John 1:1-2: In the beginning was the Word (the Son), and the Word (the Son) was with God (Father, Son and Spirit) and the Word (the Son) was God (Father, Son and Spirit).  The same (the Son) was in the beginning with God (Father, Son and Spirit).    

     John 1:1-2: In the beginning was the Word (the Son), and the Word (the Son) was with God (A dimension of God) and the Word (the Son) was God (a dimension of God).  The same (the Son) was in the beginning with God (A dimension of God).    

       Some Trinitarians see the first mention of God in John 1:1 and the reference to God in verse two as referring to the Father and understand John 1:1-2 to read as follows:

       John 1:1-2: In the beginning was the Word (the Son), and the Word (the Son) was with God (The Father) and the Word (the Son) was God (Father, Son and Spirit or a dimension of God).  The same (Son) was in the beginning with God (The Father).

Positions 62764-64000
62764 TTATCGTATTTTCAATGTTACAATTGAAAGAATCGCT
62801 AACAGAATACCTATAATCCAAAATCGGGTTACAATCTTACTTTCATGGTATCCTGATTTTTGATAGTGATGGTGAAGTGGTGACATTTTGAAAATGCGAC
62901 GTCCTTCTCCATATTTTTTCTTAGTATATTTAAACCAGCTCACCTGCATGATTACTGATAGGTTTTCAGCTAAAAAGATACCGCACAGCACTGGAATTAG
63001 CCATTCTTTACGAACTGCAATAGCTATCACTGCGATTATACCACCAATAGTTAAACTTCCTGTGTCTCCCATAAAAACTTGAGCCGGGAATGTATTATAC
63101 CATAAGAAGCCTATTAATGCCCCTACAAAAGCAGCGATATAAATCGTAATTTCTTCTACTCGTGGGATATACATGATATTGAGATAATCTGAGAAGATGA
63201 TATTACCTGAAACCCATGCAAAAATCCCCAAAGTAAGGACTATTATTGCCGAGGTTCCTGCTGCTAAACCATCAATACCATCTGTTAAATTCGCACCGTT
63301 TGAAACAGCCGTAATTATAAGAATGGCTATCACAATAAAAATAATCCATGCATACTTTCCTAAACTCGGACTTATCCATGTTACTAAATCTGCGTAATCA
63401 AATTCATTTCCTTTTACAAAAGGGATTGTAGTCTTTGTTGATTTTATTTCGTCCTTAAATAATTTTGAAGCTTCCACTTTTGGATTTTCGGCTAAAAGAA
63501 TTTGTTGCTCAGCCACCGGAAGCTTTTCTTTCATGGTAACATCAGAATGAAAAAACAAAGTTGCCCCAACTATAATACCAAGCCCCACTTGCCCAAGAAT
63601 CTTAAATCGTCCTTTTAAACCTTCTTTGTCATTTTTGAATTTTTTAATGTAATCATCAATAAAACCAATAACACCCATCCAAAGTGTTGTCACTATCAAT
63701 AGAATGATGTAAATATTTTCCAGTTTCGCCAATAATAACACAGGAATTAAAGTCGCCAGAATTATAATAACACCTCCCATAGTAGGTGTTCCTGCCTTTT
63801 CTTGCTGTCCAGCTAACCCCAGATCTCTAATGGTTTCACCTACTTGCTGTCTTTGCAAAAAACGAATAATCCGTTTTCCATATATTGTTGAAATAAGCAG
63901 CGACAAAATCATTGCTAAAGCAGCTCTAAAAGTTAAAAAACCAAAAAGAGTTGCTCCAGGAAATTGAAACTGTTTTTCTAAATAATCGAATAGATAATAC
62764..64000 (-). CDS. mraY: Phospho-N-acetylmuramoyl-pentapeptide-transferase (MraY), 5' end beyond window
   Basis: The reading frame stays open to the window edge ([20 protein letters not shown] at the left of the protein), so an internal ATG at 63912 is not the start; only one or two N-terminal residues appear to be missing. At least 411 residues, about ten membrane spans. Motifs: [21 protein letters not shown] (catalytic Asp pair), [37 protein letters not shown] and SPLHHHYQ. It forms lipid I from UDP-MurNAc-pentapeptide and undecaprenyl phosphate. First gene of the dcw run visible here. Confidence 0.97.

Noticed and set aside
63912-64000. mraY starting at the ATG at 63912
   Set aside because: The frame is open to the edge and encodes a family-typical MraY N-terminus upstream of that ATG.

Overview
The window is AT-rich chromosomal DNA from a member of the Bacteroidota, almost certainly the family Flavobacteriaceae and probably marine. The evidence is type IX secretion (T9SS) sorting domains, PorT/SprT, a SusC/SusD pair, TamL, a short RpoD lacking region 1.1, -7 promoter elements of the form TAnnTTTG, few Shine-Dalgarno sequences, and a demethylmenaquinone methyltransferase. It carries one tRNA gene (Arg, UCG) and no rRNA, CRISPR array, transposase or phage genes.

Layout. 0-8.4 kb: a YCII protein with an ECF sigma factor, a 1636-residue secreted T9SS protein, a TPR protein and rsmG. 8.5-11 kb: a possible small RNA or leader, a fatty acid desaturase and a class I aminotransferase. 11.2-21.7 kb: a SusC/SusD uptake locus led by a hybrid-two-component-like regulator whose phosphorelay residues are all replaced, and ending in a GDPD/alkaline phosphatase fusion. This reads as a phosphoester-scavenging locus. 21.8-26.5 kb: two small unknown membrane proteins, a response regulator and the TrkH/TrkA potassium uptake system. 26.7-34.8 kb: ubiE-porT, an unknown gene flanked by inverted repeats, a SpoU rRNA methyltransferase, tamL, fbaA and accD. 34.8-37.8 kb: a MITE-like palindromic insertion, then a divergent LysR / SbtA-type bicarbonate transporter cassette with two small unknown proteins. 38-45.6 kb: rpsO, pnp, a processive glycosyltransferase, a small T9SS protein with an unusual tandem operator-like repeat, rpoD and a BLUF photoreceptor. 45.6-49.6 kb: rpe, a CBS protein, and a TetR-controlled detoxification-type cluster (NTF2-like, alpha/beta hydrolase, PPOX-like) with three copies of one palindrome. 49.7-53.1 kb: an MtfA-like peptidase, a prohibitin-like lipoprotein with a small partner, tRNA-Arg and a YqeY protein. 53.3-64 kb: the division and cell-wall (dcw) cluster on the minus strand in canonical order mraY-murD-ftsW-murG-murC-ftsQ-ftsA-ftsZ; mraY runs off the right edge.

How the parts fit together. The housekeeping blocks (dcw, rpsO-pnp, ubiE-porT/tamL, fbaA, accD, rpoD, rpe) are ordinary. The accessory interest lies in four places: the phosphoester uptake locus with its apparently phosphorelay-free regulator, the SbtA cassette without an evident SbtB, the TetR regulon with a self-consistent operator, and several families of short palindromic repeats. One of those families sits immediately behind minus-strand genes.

There is a branch of Christianity called “Oneness theology” which rejects Trinitarianism and understands the Father as the one and only God.  This theological system also believes the “Word” of John chapter one is God the Son.  To avoid apparent polytheism, they see John 1:1 teaching the Son (the Word) and God (the Father) are one and the same single person.  When John says the Word became flesh (verse 14), it is believed John is actually saying the one God became flesh.  It is pointed out that since God is Father, when John says the Word was God, it is the same as saying the Word is the Father.  Therefore, the Word is seen as the manifestation of the one God who is the Father.  This one God, the Father, is seen as becoming incarnate in the Son as to the Son’s Divinity and becoming Father to the Son as to the Son’s humanity.  This teaching is similar to a theology that arose in the second century called Patripassianism.  Oneness theologians read John 1:1 as: